What is disaster loss?
The Bankrate.com financial term of the day is: "Disaster Loss."
When the president has declared your community a federal disaster area after a hurricane, earthquake or other calamity, your property that's been destroyed or damaged qualifies for special tax breaks. Your disaster loss is deductible, and you can even enjoy the tax benefit immediately by filing an amended return for the previous year.
If the president issues a disaster declaration for your town, your disaster loss will earn you a break from the Internal Revenue Service that you can take while you're still picking up the pieces.
For more on deductions, visit the Taxes section at Bankrate.com.
Do you have a life insurance policy for your dependents? Is it enough?
Get in the habit of reviewing your policies annually -- you could save money by doing so.
Most women don't have a policy or are under-insured.
Not sure when to review your insurance policy? Experts share their thoughts on when to do so.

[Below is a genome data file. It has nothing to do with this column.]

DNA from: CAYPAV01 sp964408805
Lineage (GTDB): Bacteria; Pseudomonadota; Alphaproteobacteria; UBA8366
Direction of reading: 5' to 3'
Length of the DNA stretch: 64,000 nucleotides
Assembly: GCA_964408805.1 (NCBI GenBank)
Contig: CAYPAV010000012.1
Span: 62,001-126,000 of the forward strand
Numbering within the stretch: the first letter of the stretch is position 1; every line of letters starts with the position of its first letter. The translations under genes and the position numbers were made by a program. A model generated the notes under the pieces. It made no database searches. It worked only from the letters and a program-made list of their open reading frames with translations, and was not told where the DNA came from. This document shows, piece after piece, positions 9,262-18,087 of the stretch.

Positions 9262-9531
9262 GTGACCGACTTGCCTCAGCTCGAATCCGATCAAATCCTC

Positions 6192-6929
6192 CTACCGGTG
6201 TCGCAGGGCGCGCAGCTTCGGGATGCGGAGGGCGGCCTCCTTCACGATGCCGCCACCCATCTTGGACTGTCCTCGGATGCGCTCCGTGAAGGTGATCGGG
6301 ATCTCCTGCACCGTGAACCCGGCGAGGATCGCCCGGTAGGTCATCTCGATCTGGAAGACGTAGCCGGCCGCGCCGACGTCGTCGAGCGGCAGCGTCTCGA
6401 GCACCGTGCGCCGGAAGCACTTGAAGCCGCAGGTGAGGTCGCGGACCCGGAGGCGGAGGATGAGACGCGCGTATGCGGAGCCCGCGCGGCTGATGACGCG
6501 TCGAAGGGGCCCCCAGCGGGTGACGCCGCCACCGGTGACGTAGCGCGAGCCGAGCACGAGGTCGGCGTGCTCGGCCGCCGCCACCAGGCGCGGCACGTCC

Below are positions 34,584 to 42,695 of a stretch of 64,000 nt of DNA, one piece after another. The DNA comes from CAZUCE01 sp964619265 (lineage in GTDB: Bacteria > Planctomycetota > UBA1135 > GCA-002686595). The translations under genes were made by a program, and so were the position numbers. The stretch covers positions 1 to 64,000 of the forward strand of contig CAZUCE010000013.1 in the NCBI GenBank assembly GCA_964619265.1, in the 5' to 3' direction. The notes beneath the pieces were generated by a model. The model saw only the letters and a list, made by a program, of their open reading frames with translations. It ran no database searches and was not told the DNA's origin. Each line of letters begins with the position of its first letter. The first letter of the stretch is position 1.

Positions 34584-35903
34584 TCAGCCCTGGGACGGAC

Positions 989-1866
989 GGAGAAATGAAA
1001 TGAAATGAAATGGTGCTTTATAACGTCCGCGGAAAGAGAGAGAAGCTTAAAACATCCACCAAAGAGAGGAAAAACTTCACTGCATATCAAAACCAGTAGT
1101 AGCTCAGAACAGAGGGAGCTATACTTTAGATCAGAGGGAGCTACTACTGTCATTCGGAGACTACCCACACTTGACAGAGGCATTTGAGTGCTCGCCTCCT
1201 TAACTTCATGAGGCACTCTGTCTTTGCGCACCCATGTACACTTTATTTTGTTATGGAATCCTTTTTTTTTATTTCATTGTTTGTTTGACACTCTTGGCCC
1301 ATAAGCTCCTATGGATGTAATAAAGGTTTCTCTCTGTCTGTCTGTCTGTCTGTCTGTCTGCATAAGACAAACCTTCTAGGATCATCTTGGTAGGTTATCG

Shopping for insurance? Follow these tips from top experts in the insurance field.
Leslie Corcoran, CFP, discusses using immediate annuities for retirement income.
Have fallen gas prices given Americans a reason to increase their discretionary income?
Not all items at dollar stores are good deals. But here are five finds that can be bargains.
You've still got plenty of time. Take advantage of tax-favorable vehicles such as a 401(k) plan and IRA.
Bankrate wants to hear from you and encourages thoughtful and constructive comments. We ask that you stay focused on the story topic, respect other people's opinions, and avoid profanity, offensive statements, illegal contents and advertisement posts. Comments are not reviewed before they are posted. Bankrate reserves the right (but is not obligated) to edit or delete your comments. Please avoid posting private or confidential information, and also keep in mind that anything you post may be disclosed, published, transmitted or reused.